“Making the students go to the Complex is unrealistic, especially for those who don’t live in St. Albans, because it is a few more miles from the school. This means more gas money and not every student has the money for gas,” Billings said.

Billings suggested that students who get dropped off by their parents or don’t have jobs to pay for their gas money certainly get affected by the distance between the Complex and BFA.

The other major option for student parking has been “The Puddle,” as mentioned above.

The Puddle is owned by the New England Central Railroad, and they recently began reconstruction this summer. This new construction makes it so there will be no space for students to park there, ever.  “The construction is to be completed to create new parking spaces, but these spaces will not be open to the public,” Martin Manahan, Director of Operations and Business Development for St. Albans, said.

One other aspect of the student parking puzzle is that there have been students who park on St. Albans City streets, and some have acted in rude and disrespectful ways.

However, these problems have been decreasing over the last couple years, and students have been smart when parking and have not been creating situations that could be harmful to themselves or the school.

“Students have done a much better job over the last two years, parking respectfully and being good neighbors to the people who live in the City,” Geoff Lyons, BFA Assistant Principal for Facilities, said.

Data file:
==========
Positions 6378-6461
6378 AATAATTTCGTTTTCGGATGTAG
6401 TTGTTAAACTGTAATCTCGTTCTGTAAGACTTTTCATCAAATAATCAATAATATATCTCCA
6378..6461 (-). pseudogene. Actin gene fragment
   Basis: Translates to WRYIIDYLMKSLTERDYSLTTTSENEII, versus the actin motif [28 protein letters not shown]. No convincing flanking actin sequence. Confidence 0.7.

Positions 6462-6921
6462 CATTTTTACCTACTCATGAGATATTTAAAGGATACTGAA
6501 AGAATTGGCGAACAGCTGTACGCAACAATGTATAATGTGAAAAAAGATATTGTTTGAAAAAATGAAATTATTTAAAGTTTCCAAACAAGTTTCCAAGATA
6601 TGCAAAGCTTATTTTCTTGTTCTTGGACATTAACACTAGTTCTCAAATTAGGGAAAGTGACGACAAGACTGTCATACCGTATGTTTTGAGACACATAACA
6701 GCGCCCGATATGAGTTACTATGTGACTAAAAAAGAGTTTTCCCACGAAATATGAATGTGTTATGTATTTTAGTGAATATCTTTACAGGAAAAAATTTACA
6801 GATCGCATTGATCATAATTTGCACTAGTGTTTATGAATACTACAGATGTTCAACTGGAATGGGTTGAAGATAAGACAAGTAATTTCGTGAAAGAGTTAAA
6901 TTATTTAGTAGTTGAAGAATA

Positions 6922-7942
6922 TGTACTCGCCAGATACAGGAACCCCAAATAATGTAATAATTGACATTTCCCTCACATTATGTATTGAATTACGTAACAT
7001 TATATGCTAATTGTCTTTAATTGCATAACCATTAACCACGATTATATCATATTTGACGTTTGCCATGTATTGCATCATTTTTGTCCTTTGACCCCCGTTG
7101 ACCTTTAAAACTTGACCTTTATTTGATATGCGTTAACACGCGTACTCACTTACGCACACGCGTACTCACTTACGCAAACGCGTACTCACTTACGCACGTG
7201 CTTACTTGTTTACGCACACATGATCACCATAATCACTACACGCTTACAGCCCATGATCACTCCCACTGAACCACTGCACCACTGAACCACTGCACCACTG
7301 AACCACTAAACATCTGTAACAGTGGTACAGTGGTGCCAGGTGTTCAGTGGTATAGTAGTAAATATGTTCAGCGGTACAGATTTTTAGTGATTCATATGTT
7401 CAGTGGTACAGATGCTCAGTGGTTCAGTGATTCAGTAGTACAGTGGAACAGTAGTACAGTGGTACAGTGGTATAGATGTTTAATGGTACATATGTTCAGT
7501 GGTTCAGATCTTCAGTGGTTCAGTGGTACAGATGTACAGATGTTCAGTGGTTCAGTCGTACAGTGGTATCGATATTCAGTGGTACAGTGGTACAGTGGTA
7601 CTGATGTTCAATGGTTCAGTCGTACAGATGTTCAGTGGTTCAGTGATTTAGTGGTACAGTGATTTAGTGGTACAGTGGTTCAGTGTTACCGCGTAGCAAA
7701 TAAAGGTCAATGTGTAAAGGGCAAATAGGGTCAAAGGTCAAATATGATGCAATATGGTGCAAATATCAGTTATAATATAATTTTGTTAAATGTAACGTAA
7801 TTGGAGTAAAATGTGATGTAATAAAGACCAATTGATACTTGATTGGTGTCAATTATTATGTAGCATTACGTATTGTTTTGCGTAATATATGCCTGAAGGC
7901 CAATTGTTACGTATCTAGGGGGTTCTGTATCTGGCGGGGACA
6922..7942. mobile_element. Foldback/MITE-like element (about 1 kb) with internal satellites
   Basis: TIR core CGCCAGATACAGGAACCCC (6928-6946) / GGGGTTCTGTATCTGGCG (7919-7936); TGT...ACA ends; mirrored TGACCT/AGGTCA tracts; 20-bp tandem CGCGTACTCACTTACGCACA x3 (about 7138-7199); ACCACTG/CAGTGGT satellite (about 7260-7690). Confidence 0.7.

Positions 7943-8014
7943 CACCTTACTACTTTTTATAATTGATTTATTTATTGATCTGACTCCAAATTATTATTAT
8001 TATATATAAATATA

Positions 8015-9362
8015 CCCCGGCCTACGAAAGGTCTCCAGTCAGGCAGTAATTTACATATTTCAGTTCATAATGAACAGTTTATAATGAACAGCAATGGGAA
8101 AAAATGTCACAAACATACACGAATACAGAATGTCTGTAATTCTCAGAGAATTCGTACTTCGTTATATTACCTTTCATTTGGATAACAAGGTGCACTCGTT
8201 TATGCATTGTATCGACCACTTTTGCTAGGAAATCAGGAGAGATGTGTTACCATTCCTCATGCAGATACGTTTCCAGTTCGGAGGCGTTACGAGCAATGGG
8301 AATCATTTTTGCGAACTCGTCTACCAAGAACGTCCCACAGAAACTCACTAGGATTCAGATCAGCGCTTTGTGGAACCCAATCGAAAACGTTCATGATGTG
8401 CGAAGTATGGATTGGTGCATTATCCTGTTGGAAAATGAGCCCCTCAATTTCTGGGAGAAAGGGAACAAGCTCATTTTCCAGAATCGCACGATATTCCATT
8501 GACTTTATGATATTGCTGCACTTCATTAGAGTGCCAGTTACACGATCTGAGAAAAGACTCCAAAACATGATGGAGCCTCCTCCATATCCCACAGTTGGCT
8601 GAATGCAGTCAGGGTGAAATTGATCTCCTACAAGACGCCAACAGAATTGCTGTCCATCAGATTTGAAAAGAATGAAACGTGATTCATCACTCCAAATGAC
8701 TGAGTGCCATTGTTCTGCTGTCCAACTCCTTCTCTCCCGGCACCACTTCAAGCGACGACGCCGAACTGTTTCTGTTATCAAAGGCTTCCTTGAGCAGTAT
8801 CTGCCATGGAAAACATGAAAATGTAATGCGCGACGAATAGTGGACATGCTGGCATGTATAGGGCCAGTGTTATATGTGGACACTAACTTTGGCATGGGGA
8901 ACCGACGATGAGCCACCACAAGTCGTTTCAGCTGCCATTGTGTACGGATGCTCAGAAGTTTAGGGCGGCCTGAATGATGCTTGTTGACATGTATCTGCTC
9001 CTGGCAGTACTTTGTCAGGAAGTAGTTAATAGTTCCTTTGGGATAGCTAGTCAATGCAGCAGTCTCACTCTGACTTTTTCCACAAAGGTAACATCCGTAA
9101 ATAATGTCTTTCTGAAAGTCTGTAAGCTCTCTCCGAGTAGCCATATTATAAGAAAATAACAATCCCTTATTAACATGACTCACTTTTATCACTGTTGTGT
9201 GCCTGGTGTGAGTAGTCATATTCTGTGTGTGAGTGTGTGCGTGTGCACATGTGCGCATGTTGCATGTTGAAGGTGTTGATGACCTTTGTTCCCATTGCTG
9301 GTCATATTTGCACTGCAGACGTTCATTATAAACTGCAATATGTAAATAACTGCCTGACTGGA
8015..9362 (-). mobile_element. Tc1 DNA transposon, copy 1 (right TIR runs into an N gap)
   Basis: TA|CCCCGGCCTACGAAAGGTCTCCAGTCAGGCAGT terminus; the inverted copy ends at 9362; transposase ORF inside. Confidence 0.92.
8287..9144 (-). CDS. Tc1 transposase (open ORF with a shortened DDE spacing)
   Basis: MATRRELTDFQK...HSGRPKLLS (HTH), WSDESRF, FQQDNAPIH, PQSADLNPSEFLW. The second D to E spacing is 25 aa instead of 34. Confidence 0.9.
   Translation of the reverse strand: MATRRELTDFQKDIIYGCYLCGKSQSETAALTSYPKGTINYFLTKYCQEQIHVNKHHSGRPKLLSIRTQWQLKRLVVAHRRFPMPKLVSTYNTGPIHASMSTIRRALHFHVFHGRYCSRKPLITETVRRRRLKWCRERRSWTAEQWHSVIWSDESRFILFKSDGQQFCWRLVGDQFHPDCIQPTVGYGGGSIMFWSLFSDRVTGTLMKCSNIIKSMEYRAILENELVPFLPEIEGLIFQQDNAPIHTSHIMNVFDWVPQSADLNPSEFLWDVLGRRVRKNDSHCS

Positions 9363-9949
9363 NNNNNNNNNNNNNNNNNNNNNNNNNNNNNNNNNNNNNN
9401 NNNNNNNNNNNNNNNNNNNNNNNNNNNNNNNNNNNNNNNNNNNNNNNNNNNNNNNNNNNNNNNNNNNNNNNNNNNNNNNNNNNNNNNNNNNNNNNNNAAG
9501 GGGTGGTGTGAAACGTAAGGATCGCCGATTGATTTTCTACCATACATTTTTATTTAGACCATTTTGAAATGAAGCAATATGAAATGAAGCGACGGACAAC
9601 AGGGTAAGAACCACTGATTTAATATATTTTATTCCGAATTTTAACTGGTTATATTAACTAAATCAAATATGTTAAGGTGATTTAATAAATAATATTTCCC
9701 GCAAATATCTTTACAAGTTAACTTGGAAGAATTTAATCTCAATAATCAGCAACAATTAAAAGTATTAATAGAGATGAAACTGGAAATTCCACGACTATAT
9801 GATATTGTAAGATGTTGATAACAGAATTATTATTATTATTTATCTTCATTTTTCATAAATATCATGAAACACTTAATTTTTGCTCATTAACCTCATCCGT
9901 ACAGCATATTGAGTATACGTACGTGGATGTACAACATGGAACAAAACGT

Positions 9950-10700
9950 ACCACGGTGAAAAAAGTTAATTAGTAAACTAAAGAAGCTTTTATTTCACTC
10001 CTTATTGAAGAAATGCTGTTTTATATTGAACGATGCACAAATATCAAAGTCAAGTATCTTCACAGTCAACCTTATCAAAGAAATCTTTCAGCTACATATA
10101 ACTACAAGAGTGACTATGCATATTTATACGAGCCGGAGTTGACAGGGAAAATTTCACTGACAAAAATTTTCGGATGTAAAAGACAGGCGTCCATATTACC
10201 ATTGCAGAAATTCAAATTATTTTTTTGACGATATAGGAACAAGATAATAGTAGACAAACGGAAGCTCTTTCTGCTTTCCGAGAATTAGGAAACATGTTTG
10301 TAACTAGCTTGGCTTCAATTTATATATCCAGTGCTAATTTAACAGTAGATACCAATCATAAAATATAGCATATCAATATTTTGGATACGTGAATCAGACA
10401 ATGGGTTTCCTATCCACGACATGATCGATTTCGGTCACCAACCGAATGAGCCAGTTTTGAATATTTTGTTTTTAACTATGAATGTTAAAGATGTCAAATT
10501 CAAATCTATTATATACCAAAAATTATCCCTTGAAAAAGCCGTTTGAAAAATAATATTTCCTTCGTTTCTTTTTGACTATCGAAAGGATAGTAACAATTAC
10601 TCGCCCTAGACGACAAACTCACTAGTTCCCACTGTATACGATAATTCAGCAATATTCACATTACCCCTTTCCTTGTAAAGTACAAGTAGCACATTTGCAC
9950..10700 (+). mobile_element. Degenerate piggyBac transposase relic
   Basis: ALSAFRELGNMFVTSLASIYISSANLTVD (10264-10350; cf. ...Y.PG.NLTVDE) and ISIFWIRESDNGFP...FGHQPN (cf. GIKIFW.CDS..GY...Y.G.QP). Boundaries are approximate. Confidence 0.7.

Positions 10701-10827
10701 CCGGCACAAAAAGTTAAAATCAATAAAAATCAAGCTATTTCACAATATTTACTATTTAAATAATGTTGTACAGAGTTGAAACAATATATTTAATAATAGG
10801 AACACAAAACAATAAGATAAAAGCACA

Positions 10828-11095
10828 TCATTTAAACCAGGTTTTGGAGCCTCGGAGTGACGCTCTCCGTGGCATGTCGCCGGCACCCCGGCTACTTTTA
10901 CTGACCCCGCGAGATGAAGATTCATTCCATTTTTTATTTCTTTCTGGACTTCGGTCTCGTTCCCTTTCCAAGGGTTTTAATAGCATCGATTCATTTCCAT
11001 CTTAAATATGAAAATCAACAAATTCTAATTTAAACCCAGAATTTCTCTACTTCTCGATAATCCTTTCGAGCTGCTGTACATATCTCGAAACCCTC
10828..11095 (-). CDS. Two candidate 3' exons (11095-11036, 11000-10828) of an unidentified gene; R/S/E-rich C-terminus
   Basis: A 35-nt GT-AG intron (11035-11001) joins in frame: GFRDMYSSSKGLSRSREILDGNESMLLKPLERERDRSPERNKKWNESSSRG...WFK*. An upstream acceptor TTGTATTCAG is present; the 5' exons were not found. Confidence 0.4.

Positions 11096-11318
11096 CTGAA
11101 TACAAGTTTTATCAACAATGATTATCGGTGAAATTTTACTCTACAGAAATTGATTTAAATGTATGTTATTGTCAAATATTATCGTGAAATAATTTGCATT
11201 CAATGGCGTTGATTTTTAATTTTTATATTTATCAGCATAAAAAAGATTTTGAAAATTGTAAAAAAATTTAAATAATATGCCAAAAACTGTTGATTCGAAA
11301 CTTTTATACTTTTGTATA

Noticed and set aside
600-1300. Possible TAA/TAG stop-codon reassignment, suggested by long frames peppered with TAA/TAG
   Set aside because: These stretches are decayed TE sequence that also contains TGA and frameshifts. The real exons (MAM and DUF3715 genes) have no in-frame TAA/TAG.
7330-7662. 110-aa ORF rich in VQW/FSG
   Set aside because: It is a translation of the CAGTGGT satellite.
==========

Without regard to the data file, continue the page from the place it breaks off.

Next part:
BFA is trying to partner with the local church known as St. Mary’s,  because it is right behind the school and offers a lot of open parking space for teachers and students.

“If we can partner with them that would greatly benefit the school as a whole, give us more time and help the overall problem,” Lyons said.

BFA staff and St. Mary’s representatives are in contact with each other right now, and they hope to have a final decision made by the end of the year.

Student parking is slowly becoming better, but it still has its problems. Teachers can come and go during the day but still get their official on-campus parking spots saved, whereas if students leave their spots on City streets, they are subject to not having a spot to return to.

“Some teachers carpool, yes, but they still reserve the right to their own parking spot for when they do drive,” Lyons said.

The best option according to some is the brand new parking garage on Lake Street, but you have to pay to park there, and few students have the money to pay to park there.

Teachers have the option to park in the parking garage since they can afford to park there, especially if they carpool. This would open up the spots on campus for students to park at and could make the overall parking situation better.

The goal here is to try and make parking better for the teachers and the students, so why can’t everyone work together in order to make it better?  As the teaching staff gets smaller, there are more and more empty spots that could be utilized by students, to make everyone’s life just a little bit easier.